In 1910 G.K. Chesterton wrote, “If a thing is worth doing, it is worth doing badly.”1 I've often quoted that, much to the shock and dismay of many of my Christian friends. “What? That's not true! If something is worth doing it's worth doing well!” they retort. I maintain it is also worth doing badly.
I don't remember learning to walk, but watching babies try to walk I'm sure my mother would testify I didn't do it very well at first either. The old adage is true: you have to learn how to walk before you can run.
The same is true of when I learned how to talk, ride a bike, play the trumpet, even ballroom dance. I deemed them all worthwhile things to do; yet for a time I did them badly. OK, truth be known, I still dance poorly.
I'm writing this because there are Christians who think that since they can't do something well, they should do nothing at all. So they decline an opportunity for service because they can't do it really well or there is someone else who they think can do it better.
Moses thought this way. When the Lord told him to go Egypt to lead Israel out, he tried to excuse himself saying he couldn't speak well. He refused to do it to the point of making the Lord angry.
How many of us think this way? We feel we don't share our faith well, so we don't do it at all. We don't know what to say to encourage someone, so we say nothing. We don't have a clear understanding of what we read in Scripture, so we don't bother to read at all.
Remember the little boy with his five loaves and two fish? A poor supply for a large crowd, but he offered it regardless. If he had reasoned he needed something more elaborate or plentiful, thousands may have gone hungry that day. In another story Jesus commended a woman with the simple words, “She has done what she could” (Mark 14:8).
In other words, sometimes just getting something done is more important than doing a fantastic job. If you stipulate perfection or nothing, the result will be nothing…every time.
Doing something worthwhile badly is at least doing something productive, if what you're doing is the right thing to do. It's better than not attempting something at all. At least you will learn from your efforts. You cannot improve until you start. You improve as you go. You begin by starting out badly. Be willing to fail, sometimes often, to achieve what you want to.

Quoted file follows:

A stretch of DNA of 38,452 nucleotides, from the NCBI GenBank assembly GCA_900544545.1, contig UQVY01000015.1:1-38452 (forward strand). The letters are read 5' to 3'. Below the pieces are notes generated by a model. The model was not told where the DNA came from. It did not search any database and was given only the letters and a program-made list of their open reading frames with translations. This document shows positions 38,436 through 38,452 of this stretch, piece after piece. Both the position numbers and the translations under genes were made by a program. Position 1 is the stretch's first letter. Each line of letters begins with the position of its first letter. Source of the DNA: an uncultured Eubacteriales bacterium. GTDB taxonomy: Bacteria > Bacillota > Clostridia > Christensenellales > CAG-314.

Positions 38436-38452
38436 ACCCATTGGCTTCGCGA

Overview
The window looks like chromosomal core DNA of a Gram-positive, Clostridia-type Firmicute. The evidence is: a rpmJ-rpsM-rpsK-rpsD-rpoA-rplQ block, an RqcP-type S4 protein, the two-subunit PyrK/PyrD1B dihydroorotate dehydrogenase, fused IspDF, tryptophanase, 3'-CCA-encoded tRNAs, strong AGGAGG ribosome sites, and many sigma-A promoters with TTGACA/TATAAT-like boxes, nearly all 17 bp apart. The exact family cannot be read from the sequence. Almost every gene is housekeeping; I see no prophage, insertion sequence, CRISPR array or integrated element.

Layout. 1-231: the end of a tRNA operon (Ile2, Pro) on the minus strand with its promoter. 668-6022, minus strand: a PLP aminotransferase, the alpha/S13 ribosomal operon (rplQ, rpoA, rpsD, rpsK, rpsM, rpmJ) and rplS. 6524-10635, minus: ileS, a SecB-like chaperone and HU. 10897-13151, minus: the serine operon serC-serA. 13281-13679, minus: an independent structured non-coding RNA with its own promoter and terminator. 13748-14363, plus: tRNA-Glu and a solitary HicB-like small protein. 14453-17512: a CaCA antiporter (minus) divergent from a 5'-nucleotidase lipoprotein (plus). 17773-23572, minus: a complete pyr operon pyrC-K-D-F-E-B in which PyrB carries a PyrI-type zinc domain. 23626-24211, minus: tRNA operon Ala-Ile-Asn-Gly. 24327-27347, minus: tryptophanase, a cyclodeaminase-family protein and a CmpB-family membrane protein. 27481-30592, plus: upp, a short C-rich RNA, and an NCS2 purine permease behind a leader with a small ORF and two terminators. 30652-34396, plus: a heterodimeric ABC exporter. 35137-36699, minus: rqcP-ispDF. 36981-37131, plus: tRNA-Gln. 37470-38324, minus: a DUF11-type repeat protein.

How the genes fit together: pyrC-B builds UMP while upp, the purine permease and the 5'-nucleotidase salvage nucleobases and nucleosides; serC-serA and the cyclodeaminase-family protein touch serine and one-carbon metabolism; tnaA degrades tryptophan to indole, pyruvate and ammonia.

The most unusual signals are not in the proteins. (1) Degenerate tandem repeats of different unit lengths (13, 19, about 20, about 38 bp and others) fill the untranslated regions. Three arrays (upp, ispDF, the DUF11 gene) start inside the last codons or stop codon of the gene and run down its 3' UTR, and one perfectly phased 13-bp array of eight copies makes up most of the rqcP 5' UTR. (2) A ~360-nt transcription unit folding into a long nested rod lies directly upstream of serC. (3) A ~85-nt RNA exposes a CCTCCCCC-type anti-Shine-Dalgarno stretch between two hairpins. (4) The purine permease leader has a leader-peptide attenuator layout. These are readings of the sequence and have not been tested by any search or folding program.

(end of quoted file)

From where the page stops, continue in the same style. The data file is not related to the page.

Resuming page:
In most things, we must do the best we can at any given moment, knowing full well that the quality of our work will leave something to be desired. Most things must be done relatively poorly before they can be done passably well and eventually mastered. How else do you plan on getting better at anything than through experience? Reading and theorizing can only get you so far.
It's good to have high standards of excellence. But in the Lord's work, while we should strive for excellence we can't afford the luxury of declining to try a worthwhile task merely because we think we can't do it as well as we would like.
If God provides an opportunity to do something, go and do it—even if you can only do it badly. Speak to your neighbour, and feel clumsy at it; phone someone who has been on your mind, even though you don't know quite what to say; pick up the Bible, even though you do not know where to begin. In doing so you will rely on God's strength rather than on your own. You will see God's power at work.
As much as our pride might like to find one, there is no shortcut to competence even in doing the Lord's work. It demands that each of us do what we can. There are simply some activities in life where one must always do what one can. When a task deserves to be done at all, it deserves a less-than-perfect attempt while we are learning to do it better.
The Lord is looking for people who will try. Isaiah had the correct view of matters when he responded to the Lord's call for a messenger, “Here am I! Send me” (Isa. 6:8). He evidently understood this truth: the Lord is not looking for people who can do everything; He is looking for people who will try to do anything.
So whatever you do, do it badly, to the best of your ability.
1. G.K. Chesterton. What's Wrong with the World. Leipzig: Bernhard Tauchnitz, 1910.